This is not the first time our queries have been ignored. Warwick Hughes has also attempted to get the corrections from Dr Jim Salinger, and although he received some of the adjusted data three years ago, he was not informed of the adjustments themselves.

The Salinger adjusted data are labelled as follows:

This is different from the list provided by NIWA and caused some confusion. For now, we want an unambiguous station to look at, so we’ve chosen Hokitika.

Reproducing a station history

Some of the station histories are fairly simple. For example, the CliFlo database reveals that Hokitika seems to be made up of Hokitika South from 1866 to 1965, followed by Hokitika Aero until the present. There was a decent 14-month overlap during the closing of South and the opening of Aero.

If you plot the NIWA data for these two Hokitika stations, you end up with the following:

Note the overlap period in 1964/5, and the lower South station values at that time.

The interesting thing to note is that South is 0.3ºC cooler than Aero. Yet South is at the lower altitude of 4 m and Aero is higher, at 39 m. According to NIWA’s Wellington Thorndon explanation, the higher station should be cooler, based on the expected environmental lapse rate.

Figure -1: Hokitika showing the station locations based on NIWA Lat/Long values

However, as many people have pointed out, you can’t make that assumption. Here we have a station almost at sea level (Hokitika South) reading (during the overlap period 1964/5) on average 0.3ºC colder than the other at 39 m altitude (Hokitika Aero). So the altitude reasoning doesn’t always work. Had there not been an overlap period to show us differently, NIWA would presumably have dropped all values prior to 1965 by 0.2ºC instead of raising them by 0.3ºC. A data adjustment based on that faulty assumption would have caused a substantial 0.5ºC error in Hokitika.

(In the case of Wellington NIWA decided that the 0.8ºC drop between Thorndon and Kelburn was justified because of the height difference and the relationship, based purely on similar height, between Thorndon and Wellington Airport. It also seemed to make sense because the theoretical environmental lapse rate of 1ºC per 154 m should produce a 0.8ºC drop in temperature, and that was the difference between Airport and Kelburn.)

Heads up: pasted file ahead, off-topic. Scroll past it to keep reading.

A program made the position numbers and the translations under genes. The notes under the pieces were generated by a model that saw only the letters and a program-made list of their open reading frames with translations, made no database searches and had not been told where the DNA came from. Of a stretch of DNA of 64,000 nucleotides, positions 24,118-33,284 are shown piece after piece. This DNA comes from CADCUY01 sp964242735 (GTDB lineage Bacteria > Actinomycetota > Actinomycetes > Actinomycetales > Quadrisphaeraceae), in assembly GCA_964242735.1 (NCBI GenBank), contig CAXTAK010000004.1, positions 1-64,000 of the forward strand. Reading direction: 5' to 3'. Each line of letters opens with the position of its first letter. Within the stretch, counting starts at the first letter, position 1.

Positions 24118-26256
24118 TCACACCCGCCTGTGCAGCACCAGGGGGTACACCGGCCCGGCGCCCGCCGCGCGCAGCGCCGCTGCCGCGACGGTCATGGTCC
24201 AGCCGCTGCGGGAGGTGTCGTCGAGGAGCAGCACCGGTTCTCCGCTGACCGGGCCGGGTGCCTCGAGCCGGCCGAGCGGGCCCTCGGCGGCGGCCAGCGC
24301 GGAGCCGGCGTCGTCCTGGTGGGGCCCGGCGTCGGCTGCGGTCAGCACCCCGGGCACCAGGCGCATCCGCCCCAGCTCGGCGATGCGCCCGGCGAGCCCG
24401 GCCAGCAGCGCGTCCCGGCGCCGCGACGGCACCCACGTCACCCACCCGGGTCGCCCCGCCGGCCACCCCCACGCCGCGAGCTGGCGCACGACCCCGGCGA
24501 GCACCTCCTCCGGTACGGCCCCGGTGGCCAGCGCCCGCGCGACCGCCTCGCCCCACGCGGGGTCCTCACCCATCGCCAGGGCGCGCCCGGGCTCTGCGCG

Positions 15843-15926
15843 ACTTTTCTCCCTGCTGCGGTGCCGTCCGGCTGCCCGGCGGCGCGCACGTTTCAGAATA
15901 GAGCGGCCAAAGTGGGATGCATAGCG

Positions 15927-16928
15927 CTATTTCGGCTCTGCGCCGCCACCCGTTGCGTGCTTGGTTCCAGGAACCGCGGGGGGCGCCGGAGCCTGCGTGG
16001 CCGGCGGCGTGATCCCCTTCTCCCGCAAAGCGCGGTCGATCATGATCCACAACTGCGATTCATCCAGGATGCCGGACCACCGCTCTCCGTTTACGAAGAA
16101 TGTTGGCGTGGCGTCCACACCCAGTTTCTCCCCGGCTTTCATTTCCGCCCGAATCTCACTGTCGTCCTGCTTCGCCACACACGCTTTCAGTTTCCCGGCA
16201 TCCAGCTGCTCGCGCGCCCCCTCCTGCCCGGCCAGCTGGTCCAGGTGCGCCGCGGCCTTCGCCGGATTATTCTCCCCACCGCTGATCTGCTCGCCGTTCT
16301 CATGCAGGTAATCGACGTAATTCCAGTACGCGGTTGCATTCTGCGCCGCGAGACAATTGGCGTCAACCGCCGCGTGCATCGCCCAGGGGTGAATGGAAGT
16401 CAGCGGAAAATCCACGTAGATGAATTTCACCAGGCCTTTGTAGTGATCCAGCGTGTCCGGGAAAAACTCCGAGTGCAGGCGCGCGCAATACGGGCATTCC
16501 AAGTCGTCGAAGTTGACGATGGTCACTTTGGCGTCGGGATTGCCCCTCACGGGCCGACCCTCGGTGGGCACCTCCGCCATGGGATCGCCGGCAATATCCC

Auckland is another example where the assumption is unsupported. Albert Park is at 49 m, and Mangere is at 2 m. Theoretically, Albert Park should be colder by about 0.3ºC. The opposite is true. On average, Mangere was 0.65ºC colder than Albert Park over the 1962 to 1989 overlap period. That means the error is almost a full 1ºC! There is, we believe, a good reason for this, and we’ll come back to it another time.

Again, if there was no overlap period, NIWA (using their Thorndon logic) would have increased the Albert Park values when splicing the curves, creating a completely erroneous record for Auckland.

Below is the temperature record for Hokitika Aero and Hokitika South: reading from the right, we see no real adjustments of the Aero data in the recent period back to the 1960s. Note the scale for reading the green difference line is on the right (the Adjustments/ºC scale). At the 1964/5 point, we see a 0.3ºC increase for prior values. Using NIWA’s station altitude logic, this is in the wrong direction. The lower altitude station temperatures should have been reduced by 0.3ºC. Perhaps the overlap temperatures cause the adjustment—we’re not told, but this would make sense, as they differ by 0.3ºC in the overlap period.

However, in 1943 there is a sudden drop, from the previous +0.3ºC to -0.35ºC. This is a -0.65ºC adjustment. The station log shows that a screen was replaced in 1943. There is also a cryptic entry in the log that refers to "instruments" being moved to a new site, but just prior to that they discussed rainfall instruments. Perhaps it was temperature instruments too. It’s unlikely to be a full station move, as there’s no record of a new station.

However, had there been some major change that affected the station, shouldn’t the temperatures have changed in some obvious manner? The monthly values and annual averages in the period before and after August 1943 show no step jump or other drastic change.

Here are the annual averages:

Hokitika South



Hokitika South



Hokitika South



Hokitika South



Hokitika South



Hokitika South



Hokitika South



Hokitika South



Hokitika South